Of Baboons and Light Opera
The first knock at the door is my five-minute warning. Enough time to get into costume, skull a bottle of water and complete my breathing exercises. The mask chafes a little – I’m not used to rubber against my skin - although I don’t mind it. It’s the tights that really hurt. But the baboons are traditional like that.
I am the very model of a Modern Major-General…
Nobody knows where the baboons came from. Neither do we know what they want – ultimately – but it seems the key to staying alive is to keep them entertained. That’s almost certainly the reason the Biddlecombe Musical Players were spared in the initial massacre. While our friends, family, neighbours and workmates were being devoured, we were beginning Act 2 of Oklahoma! One verse into The Farmer and the Cowman, the monkeys careered into the village hall and ripped the audience to pieces. We stopped, aghast, unable to believe what we were seeing. Then a voice sounded behind me.
‘The show must go on.’
And so it did.
Not being the strongest singer, I was playing the part of a fresh-faced farmhand. I always was a connoisseur of the lower end of the bill, having played a Hussar in The Merry Widow, a Yeoman Warder in The Yeomen of the Guard and one of the First Lord’s non-speaking cousins in HMS Pinafore. This usually meant a lot of hanging around in the wings while more talented singers and actors enjoyed the limelight but, because anyone who tried to leave was jumped upon, killed and eaten, our performances ran with the full cast on stage throughout. What we lost in dramatic irony we gained in spades in volume.
The baboons do not sleep well, which is a pity. Had we been taken over by lions, tigers or even alley cats, we could at least be assured that they would doze contentedly for the majority of the day. But the baboons sleep in short bursts, usually during the allotted intervals between acts and mercifully all at the same time, save for two sentries. We use this time to eat and drink and catch as much sleep as possible before being summoned back on stage by their high-pitched jeering.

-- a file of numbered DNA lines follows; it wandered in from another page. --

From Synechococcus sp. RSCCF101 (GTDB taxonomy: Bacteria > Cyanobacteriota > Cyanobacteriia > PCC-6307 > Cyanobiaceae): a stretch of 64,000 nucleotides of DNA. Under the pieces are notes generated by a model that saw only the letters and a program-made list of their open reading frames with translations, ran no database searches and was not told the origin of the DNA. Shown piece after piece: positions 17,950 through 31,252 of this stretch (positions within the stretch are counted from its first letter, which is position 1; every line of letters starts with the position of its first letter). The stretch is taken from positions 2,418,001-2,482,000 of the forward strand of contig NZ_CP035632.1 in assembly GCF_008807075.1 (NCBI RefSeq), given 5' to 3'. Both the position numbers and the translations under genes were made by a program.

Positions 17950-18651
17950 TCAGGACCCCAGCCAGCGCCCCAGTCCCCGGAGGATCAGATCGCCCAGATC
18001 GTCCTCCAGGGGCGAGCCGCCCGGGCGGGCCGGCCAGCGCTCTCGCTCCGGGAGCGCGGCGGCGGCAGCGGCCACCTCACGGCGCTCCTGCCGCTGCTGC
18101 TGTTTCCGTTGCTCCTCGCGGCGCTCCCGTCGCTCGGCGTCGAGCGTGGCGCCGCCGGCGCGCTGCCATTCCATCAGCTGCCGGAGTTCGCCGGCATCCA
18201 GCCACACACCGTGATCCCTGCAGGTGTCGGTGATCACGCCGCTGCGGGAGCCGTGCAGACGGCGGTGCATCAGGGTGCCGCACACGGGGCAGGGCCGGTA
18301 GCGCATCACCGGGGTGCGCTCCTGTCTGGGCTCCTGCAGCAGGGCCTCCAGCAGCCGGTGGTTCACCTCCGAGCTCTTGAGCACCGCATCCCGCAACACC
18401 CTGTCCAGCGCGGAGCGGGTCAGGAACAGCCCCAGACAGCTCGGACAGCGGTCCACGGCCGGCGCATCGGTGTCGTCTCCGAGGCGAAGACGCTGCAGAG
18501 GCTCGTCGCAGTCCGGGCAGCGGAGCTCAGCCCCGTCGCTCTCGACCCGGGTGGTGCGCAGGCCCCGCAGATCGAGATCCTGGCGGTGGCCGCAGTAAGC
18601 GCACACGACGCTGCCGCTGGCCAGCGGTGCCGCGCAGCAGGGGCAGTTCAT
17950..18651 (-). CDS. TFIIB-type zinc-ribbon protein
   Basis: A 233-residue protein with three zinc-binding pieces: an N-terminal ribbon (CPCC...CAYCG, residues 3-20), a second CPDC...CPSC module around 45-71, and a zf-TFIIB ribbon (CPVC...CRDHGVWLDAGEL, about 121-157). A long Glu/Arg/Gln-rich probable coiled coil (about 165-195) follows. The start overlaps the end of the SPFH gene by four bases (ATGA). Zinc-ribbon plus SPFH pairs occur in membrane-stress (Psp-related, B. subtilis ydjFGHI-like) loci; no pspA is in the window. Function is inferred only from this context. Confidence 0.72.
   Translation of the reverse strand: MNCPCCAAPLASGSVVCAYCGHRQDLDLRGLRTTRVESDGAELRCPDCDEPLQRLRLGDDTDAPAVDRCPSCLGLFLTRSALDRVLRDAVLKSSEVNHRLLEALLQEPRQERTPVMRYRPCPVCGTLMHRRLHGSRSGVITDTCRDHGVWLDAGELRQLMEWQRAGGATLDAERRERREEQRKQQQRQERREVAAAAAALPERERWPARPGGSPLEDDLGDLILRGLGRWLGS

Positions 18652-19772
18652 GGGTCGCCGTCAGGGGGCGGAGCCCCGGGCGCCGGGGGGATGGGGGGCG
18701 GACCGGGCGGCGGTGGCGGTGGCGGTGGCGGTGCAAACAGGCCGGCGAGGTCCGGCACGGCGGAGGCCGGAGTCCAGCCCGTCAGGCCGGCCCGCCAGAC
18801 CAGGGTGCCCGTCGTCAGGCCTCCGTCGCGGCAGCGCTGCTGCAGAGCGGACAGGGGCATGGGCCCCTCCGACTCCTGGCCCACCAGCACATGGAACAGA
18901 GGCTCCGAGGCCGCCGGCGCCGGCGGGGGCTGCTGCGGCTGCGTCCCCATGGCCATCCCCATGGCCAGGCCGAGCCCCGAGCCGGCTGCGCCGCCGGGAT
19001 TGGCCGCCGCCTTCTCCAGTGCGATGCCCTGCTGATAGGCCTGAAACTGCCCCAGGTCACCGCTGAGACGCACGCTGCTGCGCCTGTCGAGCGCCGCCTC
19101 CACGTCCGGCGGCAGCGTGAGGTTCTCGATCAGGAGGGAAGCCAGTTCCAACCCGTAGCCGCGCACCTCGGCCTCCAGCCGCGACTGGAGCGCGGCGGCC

We must also use this time to plan what we will perform next and learn the songs and key dialogue. After all, the baboons do not care to see the same show more than once. They are also highly particular, lest we forget our original director Frank Pimm. He came up with what he described as a fool-proof plan to perform Wagner’s epic Ring Cycle in its entirety, thus keeping the baboons at bay for some four days. However, fourteen minutes into the Vorabend, they grew restless and began an impromptu game of rugby with our now erstwhile director’s head. Baboons don’t want epics, they want light whimsy: easy to understand and sung in English, their adopted native tongue. So we stuck to light opera, praising Gilbert and Sullivan especially for their considerable body of work.
The other benefit of being a bit part player was the baboons’ propensity for senseless violence during the curtain call. The more they clapped, the more they worked themselves up into frenzy. It wasn’t unusual for a principal to strut to the front of the stage, take a bow and never straighten up again. As a chorus member I usually escaped with light bruising.
Sadly, I found myself higher and higher on the bill as time and performances moved on. Eventually I scored the lead part of Major General Stanley in The Pirates of Penzance. This posed several problems: first of all, the vocal dexterity required to sing his famous patter song – never mind remembering all the words - and, more pressing, the fact I would be last to take a bow and almost certainly lose my head.
The premiere was that night and the theatre was full. The self-appointed leader of the baboons sat upright and proud in the box, two females by his side grooming him and feeding him any choice ticks they managed to pick off. Soldier baboons filled the aisle seats, thrashing their limbs against the felt armrests, demanding the show to start. One burly fellow in the front row seemed to be eyeing me up, perhaps getting a feel for the size and weight of my bonce.